COVID-19: Under the Coronavirus Strain, Will Blockchain be the New Supply Chain?

C. Dunlap
C. Dunlap

Summary Bullets:

• Coronavirus demands illustrate the brokenness of traditional supply chain

• Blockchain methods emphasize trust and data strengths, but innovations are in early stages

The latest examples of the brokenness of the current state of the supply chain market are illustrated by the global pandemic.

COVID-19 has exposed the inability to access and mange adequate supplies of ventilators and PPEs, including proper visibility into the quality of expired and damaged goods unknowingly being sent to hospital workers. The issue demonstrates the need for an evaluation of how current supply chain systems supply, track, and manage goods and services. At the same time, the momentum behind blockchain as the answer for serving as a modern day supply chain alternative should be considered, but won’t be entirely straightforward, considering its recent emergence.

Blockchain’s key value chain under a supply chain use case is based on two primary attributes: trust in an efficient business processes structure and trust in shared access to reliable data. Problematic of current supply chain systems is their inability to respond quickly in times of crisis, nor do they support the idea of trust in the lifecycle management of data for tracking and monitoring, and providing crucial visibility into the history and status of goods. As an example, it takes approximately one month to add a new vendor to traditional supply chain systems’ list of partners. A blockchain system can immediately add and validate a trusted manufacturer to a buyer/supplier vendor network. Consider what this means in the case of being able to add an unconventional supplier of ventilators to the lengthy list of desperate buyers.

This week Jason Kelley, GM for IBM Blockchain Services confirmed with GlobalData that new custom solutions being developed for enterprises as part of IBM GBS will result in hardened products. Coronavirus has stepped up the importance of an efficiently run supply chain methodology, which will likely include blockchain.

Blockchain in-and-of-itself will not solve the problems of distribution in a pandemic. IBM’s and its rivals’ solutions in the form of AI and machine learning, cloud, and other DevOps technologies such as automation all represent key components of new business processes within digital transformations. Additionally, progress needs to be made among blockchain participants in terms of better collaboration in order to speed the adoption and interoperability of digital ledger innovations.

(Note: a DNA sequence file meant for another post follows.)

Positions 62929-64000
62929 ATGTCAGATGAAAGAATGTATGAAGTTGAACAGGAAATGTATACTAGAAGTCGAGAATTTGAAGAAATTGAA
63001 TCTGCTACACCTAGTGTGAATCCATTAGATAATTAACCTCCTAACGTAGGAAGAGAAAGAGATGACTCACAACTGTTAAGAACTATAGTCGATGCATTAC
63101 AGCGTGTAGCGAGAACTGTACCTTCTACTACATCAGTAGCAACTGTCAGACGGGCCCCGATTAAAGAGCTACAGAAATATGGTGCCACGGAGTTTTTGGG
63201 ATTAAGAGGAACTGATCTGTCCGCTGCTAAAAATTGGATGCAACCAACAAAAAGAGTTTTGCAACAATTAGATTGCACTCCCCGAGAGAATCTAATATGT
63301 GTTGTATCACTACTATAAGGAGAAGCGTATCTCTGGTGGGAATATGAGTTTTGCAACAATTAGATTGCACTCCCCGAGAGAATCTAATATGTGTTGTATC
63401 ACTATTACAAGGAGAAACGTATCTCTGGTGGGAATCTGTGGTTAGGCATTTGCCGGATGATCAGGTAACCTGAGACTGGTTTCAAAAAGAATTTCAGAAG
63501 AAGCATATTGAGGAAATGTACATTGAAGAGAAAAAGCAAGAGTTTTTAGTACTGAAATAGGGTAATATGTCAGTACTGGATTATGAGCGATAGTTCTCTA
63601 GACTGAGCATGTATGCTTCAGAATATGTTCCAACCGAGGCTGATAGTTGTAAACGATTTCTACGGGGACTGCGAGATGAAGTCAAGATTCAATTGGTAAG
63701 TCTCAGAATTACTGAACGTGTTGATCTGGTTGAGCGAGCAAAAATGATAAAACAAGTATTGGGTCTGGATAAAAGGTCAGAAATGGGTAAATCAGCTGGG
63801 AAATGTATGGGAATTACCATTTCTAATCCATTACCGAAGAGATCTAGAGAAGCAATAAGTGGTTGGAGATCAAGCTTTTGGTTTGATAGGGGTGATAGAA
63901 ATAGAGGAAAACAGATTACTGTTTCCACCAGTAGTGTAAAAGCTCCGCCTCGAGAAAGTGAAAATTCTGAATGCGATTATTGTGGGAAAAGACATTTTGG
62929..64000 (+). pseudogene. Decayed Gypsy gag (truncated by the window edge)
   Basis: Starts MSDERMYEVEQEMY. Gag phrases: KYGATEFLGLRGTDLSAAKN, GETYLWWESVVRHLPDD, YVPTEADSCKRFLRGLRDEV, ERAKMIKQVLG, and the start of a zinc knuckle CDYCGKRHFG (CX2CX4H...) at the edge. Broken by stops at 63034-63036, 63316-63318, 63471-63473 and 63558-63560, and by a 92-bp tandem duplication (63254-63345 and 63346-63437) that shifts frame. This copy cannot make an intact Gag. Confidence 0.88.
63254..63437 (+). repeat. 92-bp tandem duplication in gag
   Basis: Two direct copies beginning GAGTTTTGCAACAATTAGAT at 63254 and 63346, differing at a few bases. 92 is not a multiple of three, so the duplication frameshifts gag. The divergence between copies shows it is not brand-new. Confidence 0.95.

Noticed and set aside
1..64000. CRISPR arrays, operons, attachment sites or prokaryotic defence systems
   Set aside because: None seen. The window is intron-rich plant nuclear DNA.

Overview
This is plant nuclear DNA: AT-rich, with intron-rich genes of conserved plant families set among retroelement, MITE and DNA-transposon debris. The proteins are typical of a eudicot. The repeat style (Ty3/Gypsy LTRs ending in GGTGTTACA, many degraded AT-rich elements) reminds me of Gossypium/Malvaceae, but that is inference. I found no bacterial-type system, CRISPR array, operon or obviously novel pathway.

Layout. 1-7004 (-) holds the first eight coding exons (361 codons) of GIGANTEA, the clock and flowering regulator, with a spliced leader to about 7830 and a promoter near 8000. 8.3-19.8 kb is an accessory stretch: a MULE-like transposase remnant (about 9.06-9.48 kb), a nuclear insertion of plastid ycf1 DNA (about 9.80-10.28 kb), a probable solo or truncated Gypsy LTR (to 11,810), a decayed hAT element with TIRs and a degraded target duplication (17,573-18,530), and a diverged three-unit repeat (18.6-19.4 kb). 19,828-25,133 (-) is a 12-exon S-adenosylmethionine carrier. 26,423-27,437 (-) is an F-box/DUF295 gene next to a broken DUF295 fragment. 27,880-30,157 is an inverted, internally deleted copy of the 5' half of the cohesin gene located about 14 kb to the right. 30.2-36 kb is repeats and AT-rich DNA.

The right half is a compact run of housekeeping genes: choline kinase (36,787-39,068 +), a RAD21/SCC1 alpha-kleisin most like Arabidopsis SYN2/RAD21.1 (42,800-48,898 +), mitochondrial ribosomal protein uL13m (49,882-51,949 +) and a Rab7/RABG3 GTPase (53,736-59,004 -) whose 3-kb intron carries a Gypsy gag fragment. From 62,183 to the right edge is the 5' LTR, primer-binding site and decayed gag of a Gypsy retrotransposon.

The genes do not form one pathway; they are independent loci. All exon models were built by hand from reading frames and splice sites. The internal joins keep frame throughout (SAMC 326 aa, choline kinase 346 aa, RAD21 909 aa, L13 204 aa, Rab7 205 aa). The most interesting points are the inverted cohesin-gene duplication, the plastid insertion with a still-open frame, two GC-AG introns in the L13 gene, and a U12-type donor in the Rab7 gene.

A good starting point is last week’s announcement of MiPasa, an initiative launched by Oracle, IBM and others to integrate COVID-19 data from WHO and CDC. Start-up HACERA formed the blockchain platform whose objective of aggregating and reconciling data from various sources helps integrate data at scale for researchers and scientists. The platform is based on the popular Hyperledger fabric technology and involves multiple groups of healthcare professionals and application developers. Ideally such a project could be coupled with intelligent data management and integration platforms by technology providers. Most importantly at this critical juncture of a global pandemic, blockchain technology can provide researchers with a strong and reliable data platform in the form of a shared ledger establishing an autonomous and decentralized peer-to-peer network.

IBM represents one of the industry’s leading blockchain platforms providers, having the ability to leverage its global professional services arm (GBS) and breadth of integration and platforms solutions including Sterling order management system. Competitors are also poised to support new COVID-19 and non-coronavirus use cases with their own supply chain solutions as part of their blockchain platform initiatives.

Summary of blockchain platforms leaders’ supply chain initiatives in recent months:

• IBM Food Trust is a blockchain-based cloud platform that is designed to make food supply chains more transparent and efficient, with intended benefits including enhanced food integrity, improved product freshness and waste reduction.

• Microsoft announced plans to help shore up a blockchain project whereby Starbucks will provide customers with coffee bean tracking data via a real-time traceability supply chain.

• The majority of Oracle’s blockchain use cases involve identity management and the supply chain sectors (including ethical sourcing). Its most high-profile use case involves the International Maritime community in which Oracle is teaming up with CargoSmart to contribute to the Global Shipping Business Network (GSBN) blockchain consortium.

• Alibaba is using blockchain technology to improve traceability and transparency within retail supply chains, with the goal of improving consumer trust and minimizing fraud. Alibaba has partnered with PricewaterhouseCoopers (PwC), health supplements company, Blackmores, dairy products supplier, Fonterra, New Zealand Post, and Australia Post to establish the Food Trust Framework.

• AWS and Accenture formalized a blockchain partnership under a circular supply chain initiative, combining blockchain and AI to address the arduous demands of complex processes within this emerging space.

For more details on these and other recent blockchain initiatives (Please see Blockchain Watch: State of the Market (Part II); Key Case Studies on Eight Blockchain Leaders , December 12, 2019.

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